Thirsty Thursday: It’s Time to Start Brewing Limoncello

When life gives you lemons, what do you do with them? Do you go to the old stand-by and make a fresh batch of lemonade? That’s a great idea! But wait. Might I suggest making your own homemade Italian lemon liqueur instead? Think of it as an adult version of lemonade.

Start brewing up batches of limoncello, a clean, sweet and beloved lemon-based digestivo from Southern Italy. Brewing your own limoncello will take six weeks, so some patience is required. But as soon as the weather starts to warm up, you’ll have a cool, refreshing drink that showcases the bright, lush flavor of lemons.

And since limoncello requires only a few simple ingredients, make sure they are the best you can find. Though Sorrento Oval lemons are standard, any bright yellow and juicy lemon will do. And for the best results, be sure to use a grain alcohol (not vodka!) to extract the concentrated flavor from the lemon peels.

Though traditionally limoncello is good to sip cold and neat after dinner, it’s becoming increasingly popular in mixed drinks like this Limoncello Spritzer. So get your lemons assembled and start your brewing, because every sip will be worth the wait.

Bottoms up, folks.


Recipe courtesy Gabriele Corcos and Debi Mazar


  • 6 1/3 cups /1.5 liters 75-percent volume alcohol (recommended: 2 bottles Everclear Grain Alcohol)
  • 14 lemons
  • 6 1/3 cups /1.5 liters water
  • 2 1/3 pounds/1050 grams sugar


This recipe occurs in 2 different stages: first the macerating of the lemon peels in alcohol, and then the actual brewing with the rest of the ingredients.

First stage: 
Peel the lemons, making sure to only separate the yellow part of the peel from the fruit, and not go too deep. 

A potato peeler does the trick, even if it behaves sketchy in the hand. You can try with a small blade, like a paring knife, but you will probably end up cutting too deep.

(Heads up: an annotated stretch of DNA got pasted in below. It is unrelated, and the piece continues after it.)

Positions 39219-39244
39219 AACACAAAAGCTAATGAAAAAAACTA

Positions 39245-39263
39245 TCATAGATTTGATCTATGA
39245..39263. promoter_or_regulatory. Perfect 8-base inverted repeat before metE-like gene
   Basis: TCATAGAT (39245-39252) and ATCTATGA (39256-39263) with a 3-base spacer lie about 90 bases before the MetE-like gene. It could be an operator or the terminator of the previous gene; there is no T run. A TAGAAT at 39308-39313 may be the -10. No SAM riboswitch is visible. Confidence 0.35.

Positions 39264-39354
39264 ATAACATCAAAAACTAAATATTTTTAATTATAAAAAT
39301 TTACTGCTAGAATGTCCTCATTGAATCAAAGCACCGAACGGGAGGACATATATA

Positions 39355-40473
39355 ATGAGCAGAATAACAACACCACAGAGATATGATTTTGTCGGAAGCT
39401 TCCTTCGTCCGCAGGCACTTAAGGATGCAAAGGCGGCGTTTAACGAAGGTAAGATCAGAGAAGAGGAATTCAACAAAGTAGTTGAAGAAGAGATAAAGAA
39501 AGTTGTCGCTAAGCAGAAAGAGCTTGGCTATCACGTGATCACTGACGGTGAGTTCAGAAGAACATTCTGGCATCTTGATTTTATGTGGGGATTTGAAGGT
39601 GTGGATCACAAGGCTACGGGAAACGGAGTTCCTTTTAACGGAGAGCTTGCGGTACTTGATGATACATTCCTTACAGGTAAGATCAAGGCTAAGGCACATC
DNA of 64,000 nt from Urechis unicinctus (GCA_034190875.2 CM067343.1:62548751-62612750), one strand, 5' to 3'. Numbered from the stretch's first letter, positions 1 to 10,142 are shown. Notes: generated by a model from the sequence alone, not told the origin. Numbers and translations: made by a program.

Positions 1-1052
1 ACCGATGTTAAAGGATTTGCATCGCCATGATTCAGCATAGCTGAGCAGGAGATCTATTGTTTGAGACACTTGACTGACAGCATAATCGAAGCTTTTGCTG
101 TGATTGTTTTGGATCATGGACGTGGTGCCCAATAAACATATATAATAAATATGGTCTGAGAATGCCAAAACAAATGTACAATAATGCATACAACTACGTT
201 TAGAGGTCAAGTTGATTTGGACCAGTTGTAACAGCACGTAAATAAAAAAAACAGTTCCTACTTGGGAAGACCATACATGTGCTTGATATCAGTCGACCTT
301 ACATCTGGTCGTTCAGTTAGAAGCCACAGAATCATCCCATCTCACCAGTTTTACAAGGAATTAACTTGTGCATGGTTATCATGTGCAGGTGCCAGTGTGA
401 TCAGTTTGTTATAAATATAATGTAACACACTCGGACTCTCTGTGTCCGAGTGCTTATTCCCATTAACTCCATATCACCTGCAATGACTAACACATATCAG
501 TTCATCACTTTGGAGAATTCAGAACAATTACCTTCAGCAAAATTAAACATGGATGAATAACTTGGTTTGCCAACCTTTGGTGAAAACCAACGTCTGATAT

Place the peels in glass jars with the alcohol, possibly big enough to accommodate all the ingredients in the recipe, seal tight and let rest for two weeks. Find a dark corner in your house, even a basement or a cellar where to let your Limoncello rest, absolutely do not leave it exposed to sunlight… also, try to resist the temptation of opening your jars and sniffing it. It is called “resting” for a reason, be respectful, you will be rewarded later!

Second stage: 
After macerating for two weeks, the alcohol is now ready to be drained and mixed with the water and sugar. 

Heat the water in the pan and mix the sugar, then let cool off for about 1 hour, stirring every now and then to make sure that the sugar collected on the bottom of the pan “stays in the game”. 

Drain the lemon peels from the jars and mix in the sugar water. Be careful, this is a moment you have to keep an eye on your volumes: figure out how many jars you are working with and maintain the proportion of ingredients! To simplify your life you, can brew everything in a big enough pot to accommodate all ingredients and then bottle it back into the jars. 

And again, for the second time, you have to exercise control and patience. Sniff all you want, than close your jars tight and let rest for a whole month. You can shake the liquid gently when you start noticing some sugar deposited on the bottom of the jars. Where did you decide to let your Limoncello rest, in the basement on a kitchen shelf? Remember, no sunlight! 

After a month, it is time to bottle, and it is totally up to you, just make sure you can fit your bottles in the freezer. 

Brew responsibly!

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